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National Museum of Natural History Species of the Day Collection

Last updated over 3 years ago

This Collection contains a complete archive of all creatures featured on the Smithsonian Institution's National Museum of Natural History's "Species of the Day" feature on its home page ( since 20 April 2010. The sort field contains the month and day of the last time a creature was shown. Those shown more than a year ago have '999' in the sort field.

To nominate a species, please leave us a comment in the Newsfeed with your suggestion, including why you think it would make a great Species of the Day! If you can paste a link to the species you are interested in, that would also be helpful.

  • 14673_88_88


    Bolas Spiders

    Bolas spiders are among the small number of spiders known to actively attract prey (such as small moths or flies) by mimicking the airborne pheromones of their prey.

    Sort value: 999

  • 90730_88_88



    Archaeans represent one of the three major groups of living organisms in most modern classifications, the other two being the Bacteria and the Eukaryotes (animals, plants, fungi, and various lineages of "protists"); many archaeans live in extreme environments where we once believed no life could exist.

    Sort value: 999

  • 44446_88_88

    Crepidula fornicata


    These snails are sequential hermaphrodites: the largest and oldest animals, at the base of a stack, are female, whereas the younger and smaller animals at the top are male.

    Sort value: 999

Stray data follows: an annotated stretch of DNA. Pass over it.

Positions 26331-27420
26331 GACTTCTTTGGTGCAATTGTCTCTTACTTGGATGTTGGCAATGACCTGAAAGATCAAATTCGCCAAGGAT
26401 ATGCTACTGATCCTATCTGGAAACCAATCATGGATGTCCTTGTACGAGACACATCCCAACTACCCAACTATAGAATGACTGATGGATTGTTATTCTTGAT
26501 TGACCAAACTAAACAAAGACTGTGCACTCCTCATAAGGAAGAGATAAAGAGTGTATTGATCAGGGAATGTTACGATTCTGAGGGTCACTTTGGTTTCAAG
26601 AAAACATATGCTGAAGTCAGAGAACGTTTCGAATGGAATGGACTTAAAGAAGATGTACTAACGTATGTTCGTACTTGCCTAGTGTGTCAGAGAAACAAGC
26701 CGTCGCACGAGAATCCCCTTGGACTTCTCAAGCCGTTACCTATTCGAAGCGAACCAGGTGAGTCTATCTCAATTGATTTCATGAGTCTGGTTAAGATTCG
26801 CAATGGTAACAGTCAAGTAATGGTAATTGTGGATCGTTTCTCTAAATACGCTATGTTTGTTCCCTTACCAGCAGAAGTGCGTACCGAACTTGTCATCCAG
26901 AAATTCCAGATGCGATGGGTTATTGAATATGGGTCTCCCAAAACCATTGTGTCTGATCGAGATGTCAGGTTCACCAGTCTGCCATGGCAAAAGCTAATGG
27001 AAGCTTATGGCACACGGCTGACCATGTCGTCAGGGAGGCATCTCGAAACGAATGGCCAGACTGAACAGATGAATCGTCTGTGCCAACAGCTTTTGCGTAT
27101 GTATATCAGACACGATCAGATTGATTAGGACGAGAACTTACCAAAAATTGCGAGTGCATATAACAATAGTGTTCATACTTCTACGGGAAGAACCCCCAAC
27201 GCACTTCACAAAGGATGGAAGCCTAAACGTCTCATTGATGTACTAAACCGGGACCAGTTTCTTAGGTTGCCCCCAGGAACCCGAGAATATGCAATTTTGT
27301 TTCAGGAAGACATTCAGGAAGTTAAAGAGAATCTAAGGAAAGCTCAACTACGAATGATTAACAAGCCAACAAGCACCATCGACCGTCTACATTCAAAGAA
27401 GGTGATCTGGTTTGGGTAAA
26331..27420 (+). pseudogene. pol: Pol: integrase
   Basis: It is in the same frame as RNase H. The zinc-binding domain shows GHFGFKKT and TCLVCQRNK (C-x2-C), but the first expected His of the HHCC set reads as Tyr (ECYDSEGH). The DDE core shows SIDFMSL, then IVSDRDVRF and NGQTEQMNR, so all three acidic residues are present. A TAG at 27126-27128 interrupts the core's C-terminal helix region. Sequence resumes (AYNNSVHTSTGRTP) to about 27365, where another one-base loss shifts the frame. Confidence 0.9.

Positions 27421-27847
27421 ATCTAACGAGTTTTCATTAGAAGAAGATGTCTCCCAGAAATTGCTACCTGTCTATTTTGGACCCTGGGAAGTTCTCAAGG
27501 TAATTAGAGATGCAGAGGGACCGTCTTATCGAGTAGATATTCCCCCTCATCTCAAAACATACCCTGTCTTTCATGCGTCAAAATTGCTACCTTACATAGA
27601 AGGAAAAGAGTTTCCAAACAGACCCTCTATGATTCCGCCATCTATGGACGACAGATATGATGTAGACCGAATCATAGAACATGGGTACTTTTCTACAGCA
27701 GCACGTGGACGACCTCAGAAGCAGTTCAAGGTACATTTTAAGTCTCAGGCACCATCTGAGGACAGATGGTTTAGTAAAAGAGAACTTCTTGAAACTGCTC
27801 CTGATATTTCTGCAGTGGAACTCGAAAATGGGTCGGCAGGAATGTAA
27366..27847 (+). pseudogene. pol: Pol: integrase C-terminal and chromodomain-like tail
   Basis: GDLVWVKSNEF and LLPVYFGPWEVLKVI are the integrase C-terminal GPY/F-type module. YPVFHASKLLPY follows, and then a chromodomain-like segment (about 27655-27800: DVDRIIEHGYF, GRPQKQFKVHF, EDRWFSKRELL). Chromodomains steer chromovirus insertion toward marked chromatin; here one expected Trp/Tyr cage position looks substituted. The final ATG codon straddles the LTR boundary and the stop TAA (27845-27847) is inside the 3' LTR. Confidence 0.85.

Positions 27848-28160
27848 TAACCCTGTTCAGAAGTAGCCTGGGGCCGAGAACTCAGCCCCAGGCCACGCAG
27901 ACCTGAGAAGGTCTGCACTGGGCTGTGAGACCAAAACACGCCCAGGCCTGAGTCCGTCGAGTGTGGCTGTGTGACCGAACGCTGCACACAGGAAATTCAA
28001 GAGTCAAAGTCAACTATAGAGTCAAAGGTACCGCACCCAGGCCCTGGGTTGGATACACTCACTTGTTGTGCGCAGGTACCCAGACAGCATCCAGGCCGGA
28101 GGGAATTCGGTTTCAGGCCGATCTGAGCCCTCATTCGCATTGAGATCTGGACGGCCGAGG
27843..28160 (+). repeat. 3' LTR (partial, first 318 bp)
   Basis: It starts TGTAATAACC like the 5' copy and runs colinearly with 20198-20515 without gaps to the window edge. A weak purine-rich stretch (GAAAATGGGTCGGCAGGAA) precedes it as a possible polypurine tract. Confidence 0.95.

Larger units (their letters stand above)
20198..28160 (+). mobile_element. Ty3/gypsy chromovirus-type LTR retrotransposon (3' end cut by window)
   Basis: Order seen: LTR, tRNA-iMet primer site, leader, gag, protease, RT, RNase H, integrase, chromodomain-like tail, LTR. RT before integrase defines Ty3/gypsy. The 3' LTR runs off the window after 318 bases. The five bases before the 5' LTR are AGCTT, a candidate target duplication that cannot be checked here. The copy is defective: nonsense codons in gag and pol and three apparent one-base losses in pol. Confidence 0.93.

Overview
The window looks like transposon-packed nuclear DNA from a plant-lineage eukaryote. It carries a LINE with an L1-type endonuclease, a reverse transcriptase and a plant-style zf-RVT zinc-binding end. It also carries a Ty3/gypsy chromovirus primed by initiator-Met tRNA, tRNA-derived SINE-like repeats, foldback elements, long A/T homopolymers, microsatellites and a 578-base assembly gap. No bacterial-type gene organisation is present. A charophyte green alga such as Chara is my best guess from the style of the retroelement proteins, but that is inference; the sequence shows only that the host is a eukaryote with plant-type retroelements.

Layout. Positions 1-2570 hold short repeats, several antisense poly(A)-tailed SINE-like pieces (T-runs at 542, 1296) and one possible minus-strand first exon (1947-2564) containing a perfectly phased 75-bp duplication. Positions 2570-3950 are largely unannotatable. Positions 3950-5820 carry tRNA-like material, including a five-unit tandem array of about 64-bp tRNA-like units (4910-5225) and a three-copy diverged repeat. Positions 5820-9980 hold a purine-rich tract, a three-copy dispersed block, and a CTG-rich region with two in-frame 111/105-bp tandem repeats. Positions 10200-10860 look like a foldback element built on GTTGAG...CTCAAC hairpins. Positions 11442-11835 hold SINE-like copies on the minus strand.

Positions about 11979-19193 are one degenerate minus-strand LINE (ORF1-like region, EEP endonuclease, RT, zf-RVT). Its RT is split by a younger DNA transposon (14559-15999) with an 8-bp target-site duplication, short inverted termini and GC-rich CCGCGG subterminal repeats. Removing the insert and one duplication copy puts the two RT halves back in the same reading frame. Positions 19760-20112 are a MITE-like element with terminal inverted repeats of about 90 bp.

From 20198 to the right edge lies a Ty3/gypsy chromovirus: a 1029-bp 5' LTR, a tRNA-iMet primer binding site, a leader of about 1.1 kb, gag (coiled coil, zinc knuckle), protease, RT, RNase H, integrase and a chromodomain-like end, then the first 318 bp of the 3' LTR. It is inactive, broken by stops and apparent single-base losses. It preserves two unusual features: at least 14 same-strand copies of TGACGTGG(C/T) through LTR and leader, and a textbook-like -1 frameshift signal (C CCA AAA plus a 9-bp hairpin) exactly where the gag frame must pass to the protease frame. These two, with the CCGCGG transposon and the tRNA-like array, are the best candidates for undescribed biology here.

• 15842_88_88

    Taenia saginata

    Beef Tapeworm

    Humans are the only definitive host (i.e. the host in which adult parasites live and reproduce) for the Beef Tapeworm.

    Sort value: 05.18

  • 75751_88_88

    Trypanosoma brucei

    African Sleeping Sickness Trypanosome

    This trypanosome blood parasite, transmitted by tsetse flies, is the cause of African Sleeping Sickness in humans.

    Sort value: 05.24

  • 14538_88_88

    Anoplophora glabripennis

    Asian Longhorned Beetle

    The Asian Longhorned Beetle was accidentally introduced to both North America and Europe, where it threatens widespread devastation of hardwood trees if efforts to control it are unsuccessful.

    Sort value: 999

  • 81955_88_88

    Pediculus humanus capitis

    Head Louse

    Human Head Lice and Human Body Lice are relatively recently diverged varieties of what is generally treated as a single species (the Pubic Louse is a distinct species).

    Sort value: 9999

  • 00377_88_88

    Herpestes javanicus

    Marsh Mongoose

    This species includes a subspecies, the Small Indian Mongoose, which was intentionally introduced in the late 19th century to a variety of tropical islands to control rats and snakes, but these introduced carnivores have unfortunately been far more effective in devastating native birds and other fauna.